And then I started thinking about boarding schools, and how much fun it would be to set a story in a boarding school. Not that I’ve ever been to boarding school, but I had a couple of friends in college who had, and it always intrigued me. 

I have this idea that in order to write a good, interesting, unique novel, you really need two good ideas that fit together in an unusual way. Holly Lisle would call it a twist, but it’s not that, exactly. For example, my 2006 novel came about because of these two ideas: a race of werewolves that are almost entirely female, and a woman who’s driving across the country because she can’t stand staying in one place. The idea of a race of female werewolves in itself was interesting, but it didn’t really lead itself to conflict. However, throw it in as background to a cross-country road trip, and I had a story that’s unlike anything else that’s been done. I think, anyways.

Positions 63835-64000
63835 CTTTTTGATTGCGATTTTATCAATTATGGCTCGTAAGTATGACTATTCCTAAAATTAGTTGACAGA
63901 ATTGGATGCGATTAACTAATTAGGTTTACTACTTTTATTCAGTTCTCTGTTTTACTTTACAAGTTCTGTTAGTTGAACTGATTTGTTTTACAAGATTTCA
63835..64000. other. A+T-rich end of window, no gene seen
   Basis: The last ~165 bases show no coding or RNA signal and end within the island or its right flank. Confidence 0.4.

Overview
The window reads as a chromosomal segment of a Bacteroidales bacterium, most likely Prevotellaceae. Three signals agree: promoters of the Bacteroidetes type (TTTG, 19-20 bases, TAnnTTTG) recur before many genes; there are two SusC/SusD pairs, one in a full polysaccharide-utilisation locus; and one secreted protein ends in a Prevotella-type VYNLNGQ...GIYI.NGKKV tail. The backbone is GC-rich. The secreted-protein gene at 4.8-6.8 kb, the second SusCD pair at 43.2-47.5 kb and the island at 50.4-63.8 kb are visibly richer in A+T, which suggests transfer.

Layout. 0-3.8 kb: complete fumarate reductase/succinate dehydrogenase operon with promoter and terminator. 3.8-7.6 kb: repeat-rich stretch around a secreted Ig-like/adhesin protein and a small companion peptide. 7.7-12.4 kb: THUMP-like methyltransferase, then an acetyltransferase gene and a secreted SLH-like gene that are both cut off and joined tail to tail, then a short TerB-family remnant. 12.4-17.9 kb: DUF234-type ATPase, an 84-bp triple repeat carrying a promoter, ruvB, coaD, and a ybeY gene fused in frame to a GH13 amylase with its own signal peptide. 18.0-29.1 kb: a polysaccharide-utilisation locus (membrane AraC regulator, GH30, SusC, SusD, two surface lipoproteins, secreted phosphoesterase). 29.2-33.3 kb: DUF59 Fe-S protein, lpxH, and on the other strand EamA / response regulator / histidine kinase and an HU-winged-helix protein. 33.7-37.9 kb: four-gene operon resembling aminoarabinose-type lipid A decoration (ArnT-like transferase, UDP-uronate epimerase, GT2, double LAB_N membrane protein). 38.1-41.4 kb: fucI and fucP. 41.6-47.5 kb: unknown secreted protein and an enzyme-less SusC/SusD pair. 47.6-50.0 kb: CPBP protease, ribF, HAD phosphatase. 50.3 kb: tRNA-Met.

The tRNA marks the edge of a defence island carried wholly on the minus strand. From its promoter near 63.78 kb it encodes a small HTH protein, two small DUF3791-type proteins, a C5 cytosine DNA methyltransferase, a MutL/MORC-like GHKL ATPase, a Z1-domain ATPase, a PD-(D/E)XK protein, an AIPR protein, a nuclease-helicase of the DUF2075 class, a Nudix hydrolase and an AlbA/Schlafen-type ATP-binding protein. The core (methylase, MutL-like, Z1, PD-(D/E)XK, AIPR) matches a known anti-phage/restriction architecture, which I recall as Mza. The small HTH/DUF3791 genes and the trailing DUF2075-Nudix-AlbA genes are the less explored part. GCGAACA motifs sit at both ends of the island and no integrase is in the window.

So here were my two ideas: Dexter Moon, seeing ghosts, trying to make money so she could move out on her own, and another girl in a boarding school somewhere, who was also seeing ghosts. It’s when I fit them together, and decided that they would have the same name (thus keeping the title of the book…) that it really turned into something special.


Getting Ready for NaNoWriMo 2008


The cover of my 2008 NaNovel, Dexter Moon

The cover of my 2008 NaNovel, Dexter Moon


I’m getting ready for NaNoWriMo 2008. I’ve discovered, in my couple of years doing AugNoWriMo, that I really love having a place to keep track of my thoughts and include snippets. So that’s what this is.  And just to get things started here, this is something I wrote for a thread on personal (physical) NaNoWriMo journeys, that ended up being really interesting to me after I finished writing it.


2001, high school senior, written on my desktop “Ursula” (though I don’t think I’d named it yet), in Los Angeles, while in the middle of college applications and my senior project, a paper on the creative process of writing.